House orders solid base line on border

Seeks new measurement for illegal immigration control

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When the Obama administration scrapped the old definition for measuring border security two years ago, it left the government without any way of measuring how much of the U.S.-Mexico border is under operational control.

On Wednesday, the House pushed back, approving a bill demanding that the Homeland Security Department come up with a good yardstick for measuring border security and produce a concrete plan to get the country closer to that goal.

The bill passed by voice vote and had the support of both Republican and Democratic leaders on homeland security issues, signaling a bipartisan desire for real data on whether the border is secure — a precondition both sides say is necessary before they can talk about legalizing illegal immigrants already in the U.S.

“We just can’t change the rules if we don’t like the results,” said Rep. Candice S. Miller, the Michigan Republican who sponsored Wednesday’s legislation prodding the administration.

Her bill orders Homeland Security to submit a plan within 180 days that would detail how to achieve control of the borders within five years.

Under the Bush administration, the government used a measure called “operational control,” which was defined as areas where the government could adequately detect and respond to illegal crossings.

At last check in 2011, Congress‘ auditors said the administration had just 44 percent of the border with Mexico under operational control, and just 2 percent of the Canadian border met that standard.

Lawmakers said the Obama administration stopped releasing operational control data in 2010. A year ago, Homeland Security Secretary Janet A. Napolitano announced that her department was working to come up with a new yardstick instead.

In the interim, it has been using apprehensions of illegal immigrants along the border as a measure, but all sides agree that has limitations. For example, nobody knows exactly how many people avoided capture and made it into the U.S., and it doesn’t account for those crossing only to drop off drugs.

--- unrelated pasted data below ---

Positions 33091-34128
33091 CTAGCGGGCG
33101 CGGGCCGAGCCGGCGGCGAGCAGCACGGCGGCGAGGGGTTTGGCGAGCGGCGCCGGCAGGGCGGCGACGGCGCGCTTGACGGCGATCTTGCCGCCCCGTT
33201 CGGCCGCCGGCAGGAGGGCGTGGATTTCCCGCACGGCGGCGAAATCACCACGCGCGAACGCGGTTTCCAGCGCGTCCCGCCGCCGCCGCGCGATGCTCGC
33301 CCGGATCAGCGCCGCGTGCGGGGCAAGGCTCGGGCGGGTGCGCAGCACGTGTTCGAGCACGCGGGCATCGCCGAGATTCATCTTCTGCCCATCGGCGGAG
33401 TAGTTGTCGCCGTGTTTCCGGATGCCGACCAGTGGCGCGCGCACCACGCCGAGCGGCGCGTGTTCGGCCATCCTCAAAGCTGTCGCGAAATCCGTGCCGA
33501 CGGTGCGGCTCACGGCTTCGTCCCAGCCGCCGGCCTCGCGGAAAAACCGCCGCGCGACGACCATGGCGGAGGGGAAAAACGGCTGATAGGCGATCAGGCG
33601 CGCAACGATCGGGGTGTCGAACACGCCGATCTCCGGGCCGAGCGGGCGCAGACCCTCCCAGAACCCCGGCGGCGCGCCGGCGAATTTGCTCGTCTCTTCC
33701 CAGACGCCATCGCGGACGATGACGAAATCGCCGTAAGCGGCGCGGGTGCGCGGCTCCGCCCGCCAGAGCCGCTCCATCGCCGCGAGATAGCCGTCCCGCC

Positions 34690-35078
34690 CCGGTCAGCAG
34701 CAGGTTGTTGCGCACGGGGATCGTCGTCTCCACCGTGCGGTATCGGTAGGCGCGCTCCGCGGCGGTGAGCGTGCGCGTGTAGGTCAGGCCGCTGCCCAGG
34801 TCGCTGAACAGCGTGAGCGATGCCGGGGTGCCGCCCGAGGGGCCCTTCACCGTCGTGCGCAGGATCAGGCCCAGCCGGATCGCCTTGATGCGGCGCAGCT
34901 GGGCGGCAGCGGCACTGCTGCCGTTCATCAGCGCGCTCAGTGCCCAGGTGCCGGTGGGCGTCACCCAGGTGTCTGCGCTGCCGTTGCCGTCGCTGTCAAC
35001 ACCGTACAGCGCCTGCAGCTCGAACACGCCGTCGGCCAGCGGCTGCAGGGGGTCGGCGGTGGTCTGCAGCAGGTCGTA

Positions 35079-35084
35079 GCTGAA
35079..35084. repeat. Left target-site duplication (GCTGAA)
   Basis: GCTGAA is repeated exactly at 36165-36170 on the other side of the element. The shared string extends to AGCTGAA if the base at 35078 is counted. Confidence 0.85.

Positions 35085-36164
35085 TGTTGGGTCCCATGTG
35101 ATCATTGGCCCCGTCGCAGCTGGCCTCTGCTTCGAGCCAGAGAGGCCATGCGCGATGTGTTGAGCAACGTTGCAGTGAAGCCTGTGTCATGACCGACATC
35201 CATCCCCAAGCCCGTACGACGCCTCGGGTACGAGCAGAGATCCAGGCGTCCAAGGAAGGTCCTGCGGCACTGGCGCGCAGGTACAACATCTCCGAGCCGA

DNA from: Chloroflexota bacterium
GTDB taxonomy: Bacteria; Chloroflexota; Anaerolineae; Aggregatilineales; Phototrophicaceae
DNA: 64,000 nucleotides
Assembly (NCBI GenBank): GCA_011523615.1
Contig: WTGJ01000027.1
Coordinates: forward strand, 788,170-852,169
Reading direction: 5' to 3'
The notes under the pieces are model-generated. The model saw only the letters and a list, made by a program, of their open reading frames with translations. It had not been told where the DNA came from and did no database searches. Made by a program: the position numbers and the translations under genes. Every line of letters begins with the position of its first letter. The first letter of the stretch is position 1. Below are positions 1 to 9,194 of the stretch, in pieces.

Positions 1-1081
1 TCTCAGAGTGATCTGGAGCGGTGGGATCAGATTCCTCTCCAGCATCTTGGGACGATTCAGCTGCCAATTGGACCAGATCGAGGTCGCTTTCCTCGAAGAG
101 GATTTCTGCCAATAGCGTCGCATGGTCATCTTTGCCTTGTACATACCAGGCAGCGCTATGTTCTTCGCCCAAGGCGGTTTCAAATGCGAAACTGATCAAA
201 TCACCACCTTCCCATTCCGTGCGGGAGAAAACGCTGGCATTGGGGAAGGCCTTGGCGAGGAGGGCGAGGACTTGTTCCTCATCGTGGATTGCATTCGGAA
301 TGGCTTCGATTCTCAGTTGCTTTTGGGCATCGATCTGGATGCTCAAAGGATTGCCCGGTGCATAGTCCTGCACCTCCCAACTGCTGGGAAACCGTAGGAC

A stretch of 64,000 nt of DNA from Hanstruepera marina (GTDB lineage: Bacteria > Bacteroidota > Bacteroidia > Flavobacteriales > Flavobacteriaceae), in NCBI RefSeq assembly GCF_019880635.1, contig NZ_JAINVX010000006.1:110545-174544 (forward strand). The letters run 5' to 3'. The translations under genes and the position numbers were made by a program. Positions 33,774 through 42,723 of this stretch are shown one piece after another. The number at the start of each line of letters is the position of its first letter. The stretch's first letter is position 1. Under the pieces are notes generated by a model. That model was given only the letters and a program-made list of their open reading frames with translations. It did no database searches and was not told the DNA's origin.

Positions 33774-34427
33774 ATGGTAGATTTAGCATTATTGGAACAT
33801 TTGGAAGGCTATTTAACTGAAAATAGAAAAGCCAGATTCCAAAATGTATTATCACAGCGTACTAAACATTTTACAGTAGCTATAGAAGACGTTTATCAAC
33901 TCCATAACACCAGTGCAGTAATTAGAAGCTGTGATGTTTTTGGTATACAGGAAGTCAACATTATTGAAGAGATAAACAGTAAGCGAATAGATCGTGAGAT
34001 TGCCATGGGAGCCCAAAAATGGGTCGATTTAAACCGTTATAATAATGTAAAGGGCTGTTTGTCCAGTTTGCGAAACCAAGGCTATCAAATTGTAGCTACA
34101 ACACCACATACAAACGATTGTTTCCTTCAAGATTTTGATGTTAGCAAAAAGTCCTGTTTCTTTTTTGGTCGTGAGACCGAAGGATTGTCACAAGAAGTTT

A secure Southern border has become a key hurdle for President Obama’s push to legalize the estimated 11 million illegal immigrants already in the U.S.

The administration argues that it has made dramatic strides in security, but opponents point to the lack of total operational control as evidence that the situation is not resolved.

“Given that the Obama administration has given up reporting the level of operational control on the border, it’s no wonder Congress has to force them to come up with an approved plan to achieve it,” said Rep. Jeff Flake, an Arizona Republican who used to call for legalization but now says it must be put off while the country focuses on border security first.

Neither the Homeland Security Department nor Customs and Border Protection, the agency that oversees the border strategy, replied to requests for comment Wednesday on either the legislation or on progress toward a new measure of security.

But in testimony to the House this month, Border Patrol Chief Michael J. Fisher said the old measures were part of the earlier strategy for a giant boost in manpower and infrastructure as the Border Patrol tried to build its capabilities.

Now with twice the personnel and armed with drones and other new technology, the Border Patrol says it’s ready to start looking at better measures — which it will call the Border Conditions Index — though what those are is still under development.

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